Now known as Nevins Farm and Equine Center, the farm is still operated by the MSPCA-Angell and is the only open-door horse and farm animal rescue center in New England. Part of the 55-acre (220,000 m2) property is devoted to the Hillside Acre Animal Cemetery, a 4-acre (16,000 m2) pet cemetery of landscaped hillside surround by a tall iron fence.
Nevins Memorial Library
The Nevins Memorial Library was built in 1883 as gift from the Nevins family to the City of Methuen to honor David Nevins, Sr., Harriet Nevins' father-in-law. For many years Mrs. Nevins was the chairman of the Library's Board of Trustees, repeatedly giving gifts of funds to expand the collection.
From 1908's Genealogical and Personal Memoirs Relating to the Families of Boston and Eastern Massachusetts:
Mrs. David Nevins, Jr., now the only surviving member of the family, has been especially generous in gifts of books, paintings, statuary and various specimens of the fine arts. Although the endowment of the library is sufficient for its maintenance without the aid of public funds, Mrs. Nevins has increased its value and usefulness by her contributions. The public spirit and generosity of the Nevins family seems to have no bounds in the town in which they made their home.
In 1917 Mrs. Nevins purchased the house next to the library at 299 Broadway which had been assessed at $500; she transferred the house and land to the Nevins Memorial Library the following year. The house became for many years the home of the Methuen Historical Commission. The original building was razed in 1999 and the historical collection moved to the basement of the Masonic Lodge for storage until a more permanent facility can be located.
The Nevins Memorial Library was listed on the National Register of Historic Places in 1984. The library is the custodian of the Nevins Memorial Library Historic Collection, much of which is in storage and for which viewing appointments should be made. The collection includes manuscripts and printed materials, family history resources, vital records, assorted objets d'art and collectables, life-sized portraits of Nevins family members, and the stained-glass windows of the library itself.
In her 1929 will, Mrs. Nevins donated $50,000 for the erection of a public building in Walpole, Massachusetts as a memorial to her parents, as her father had once lived and done business in Walpole. Blackburn Memorial Building (more commonly known as "Blackburn Hall") was designed by the architectural firm of Putnam & Cox Company of Boston, built by the F.J. Tetreault Company of Walpole, and dedicated in 1932. The red brick building, which features a neo-classical façade with whitewashed columns, is still owned by the Town of Walpole and is used for a variety of activities throughout the year including children's theater productions.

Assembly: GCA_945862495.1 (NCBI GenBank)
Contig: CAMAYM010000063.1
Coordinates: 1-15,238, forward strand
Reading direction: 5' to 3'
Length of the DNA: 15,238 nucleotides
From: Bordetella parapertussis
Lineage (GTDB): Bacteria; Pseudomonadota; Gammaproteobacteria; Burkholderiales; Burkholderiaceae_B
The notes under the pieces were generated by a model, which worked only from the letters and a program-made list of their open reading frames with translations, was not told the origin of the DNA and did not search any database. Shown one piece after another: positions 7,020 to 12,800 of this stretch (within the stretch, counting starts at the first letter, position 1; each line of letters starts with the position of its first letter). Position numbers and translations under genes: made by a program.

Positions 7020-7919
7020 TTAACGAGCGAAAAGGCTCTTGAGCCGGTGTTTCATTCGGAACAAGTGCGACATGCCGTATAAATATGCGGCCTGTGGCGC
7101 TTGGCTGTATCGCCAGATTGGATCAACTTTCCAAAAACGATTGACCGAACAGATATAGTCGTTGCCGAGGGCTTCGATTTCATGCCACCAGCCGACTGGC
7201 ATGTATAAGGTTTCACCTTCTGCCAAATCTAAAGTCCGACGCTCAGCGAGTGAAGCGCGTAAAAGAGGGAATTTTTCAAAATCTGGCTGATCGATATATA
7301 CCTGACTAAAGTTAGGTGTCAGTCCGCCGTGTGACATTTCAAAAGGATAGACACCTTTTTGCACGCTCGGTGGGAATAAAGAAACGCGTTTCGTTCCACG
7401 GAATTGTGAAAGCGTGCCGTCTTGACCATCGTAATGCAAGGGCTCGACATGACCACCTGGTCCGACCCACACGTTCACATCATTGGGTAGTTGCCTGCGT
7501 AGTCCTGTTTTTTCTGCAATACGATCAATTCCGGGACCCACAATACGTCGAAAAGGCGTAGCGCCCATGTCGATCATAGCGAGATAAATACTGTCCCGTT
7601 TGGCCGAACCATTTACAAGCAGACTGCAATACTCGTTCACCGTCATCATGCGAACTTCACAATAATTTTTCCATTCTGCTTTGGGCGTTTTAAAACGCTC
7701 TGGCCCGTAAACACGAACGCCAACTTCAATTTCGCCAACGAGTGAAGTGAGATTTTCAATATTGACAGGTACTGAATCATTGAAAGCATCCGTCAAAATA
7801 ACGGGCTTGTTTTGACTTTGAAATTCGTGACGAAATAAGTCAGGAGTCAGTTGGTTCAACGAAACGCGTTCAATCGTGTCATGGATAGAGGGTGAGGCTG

- Cutter, William Richard; Adams, William Frederick (1908). Genealogical and Personal Memoirs Relating to the Families of Boston and Eastern Massachusetts. Lewis historical publishing Company. pp. 978–979. Retrieved 2010-10-24.
- Gagnon, Dan (29 August 2008). Methuen: An Eclectic History. The History Press. p. 128. ISBN 1-59629-422-1.
- "Bostonian Weds Methuen Heiress and Guests are entertained on Spacious Lawn". Boston Glove. June 10, 1906. p. 11.
- ELISIAN GUILD, INC., Plaintiff, Appellant, v UNITED STATES of America, Defendant, Appellee., 412 412 F.2d 121 (United States Court of Appeals First Circuit. June 20, 1969).
- Le Baron, Grace (March–August 1905). "an Isle of the Sea". The New England magazine:An Illustrated Monthly. 32: 560. Retrieved 2010-10-25.
- "Our dumb animals". Massachusetts Society for the Prevention of Cruelty to Animal. 44: 193. 1911.
- "Annual report: Volume 37", Boston (Mass.) Children's Mission to Children, p. 39
- "Funeral of Wealthy Methuen Woman Sunday". Lawrence Evening Tribune. November 15, 1929.
- "Bequests of Large Sums Revealed by Will of Late Mrs. Nevins of Methuen". Lawrence Evening Tribune. November 18, 1929.
- "Horse Ambulance Presented to MSPCA by Mrs David Nevins". Boston Globe. Feb 4, 1916. p. 8.
- "Motor Horse Ambulance". The Agricultural digest, The Farm Press, inc. 1: 34. May 1916. Retrieved 2010-10-24.
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- "Gives the Nevins Farm". Methuen Transcript. 12 Jan 1917.
- "MSPCA-Angell About Us". MSPCA-Angell. Archived from the original on 2011-07-23. Retrieved 2010-10-24. Nevins Farm: About Us
- "Sanitarium for Horses". Methuen Transcript. 29 June 1917.
- Massachusetts year book and city and town register,. Issue 9. F.S. Blanchard & Co. 1907. p. 154. Retrieved 2010-10-24.
- "Lost Methuen at Methuen History.org". 2010-10-25.
- National Park Service (2008-04-15). "National Register Information System". National Register of Historic Places. National Park Service.
-  Nevins Memorial Library Historic Collection
- "Communitywide Historic Properties Survey (Survey & Planning Grant)" (PDF), Final Report, Walpole, Massachusetts: Walpole Historical Commission, July 25, 2008, p. 16, retrieved 2010-10-24